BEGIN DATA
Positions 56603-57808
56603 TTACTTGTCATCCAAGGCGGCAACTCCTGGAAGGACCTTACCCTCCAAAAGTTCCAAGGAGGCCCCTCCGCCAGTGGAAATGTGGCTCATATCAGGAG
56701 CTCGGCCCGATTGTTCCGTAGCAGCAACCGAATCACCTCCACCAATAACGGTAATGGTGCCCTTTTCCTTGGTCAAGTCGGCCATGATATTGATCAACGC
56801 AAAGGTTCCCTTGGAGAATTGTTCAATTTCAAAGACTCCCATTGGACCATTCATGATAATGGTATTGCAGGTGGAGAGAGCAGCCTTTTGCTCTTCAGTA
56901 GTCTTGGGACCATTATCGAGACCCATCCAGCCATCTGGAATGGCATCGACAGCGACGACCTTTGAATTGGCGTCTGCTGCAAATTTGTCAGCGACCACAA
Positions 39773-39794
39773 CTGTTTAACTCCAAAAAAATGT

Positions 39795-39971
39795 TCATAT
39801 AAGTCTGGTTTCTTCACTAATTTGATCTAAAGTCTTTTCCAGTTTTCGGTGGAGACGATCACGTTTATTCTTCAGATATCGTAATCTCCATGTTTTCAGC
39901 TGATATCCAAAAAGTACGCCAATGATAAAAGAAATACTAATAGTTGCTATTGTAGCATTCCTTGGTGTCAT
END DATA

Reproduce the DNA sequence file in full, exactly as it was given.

Positions 56603-57808
56603 TTACTTGTCATCCAAGGCGGCAACTCCTGGAAGGACCTTACCCTCCAAAAGTTCCAAGGAGGCCCCTCCGCCAGTGGAAATGTGGCTCATATCAGGAG
56701 CTCGGCCCGATTGTTCCGTAGCAGCAACCGAATCACCTCCACCAATAACGGTAATGGTGCCCTTTTCCTTGGTCAAGTCGGCCATGATATTGATCAACGC
56801 AAAGGTTCCCTTGGAGAATTGTTCAATTTCAAAGACTCCCATTGGACCATTCATGATAATGGTATTGCAGGTGGAGAGAGCAGCCTTTTGCTCTTCAGTA
56901 GTCTTGGGACCATTATCGAGACCCATCCAGCCATCTGGAATGGCATCGACAGCGACGACCTTTGAATTGGCGTCTGCTGCAAATTTGTCAGCGACCACAA
Positions 39773-39794
39773 CTGTTTAACTCCAAAAAAATGT

Positions 39795-39971
39795 TCATAT
39801 AAGTCTGGTTTCTTCACTAATTTGATCTAAAGTCTTTTCCAGTTTTCGGTGGAGACGATCACGTTTATTCTTCAGATATCGTAATCTCCATGTTTTCAGC
39901 TGATATCCAAAAAGTACGCCAATGATAAAAGAAATACTAATAGTTGCTATTGTAGCATTCCTTGGTGTCAT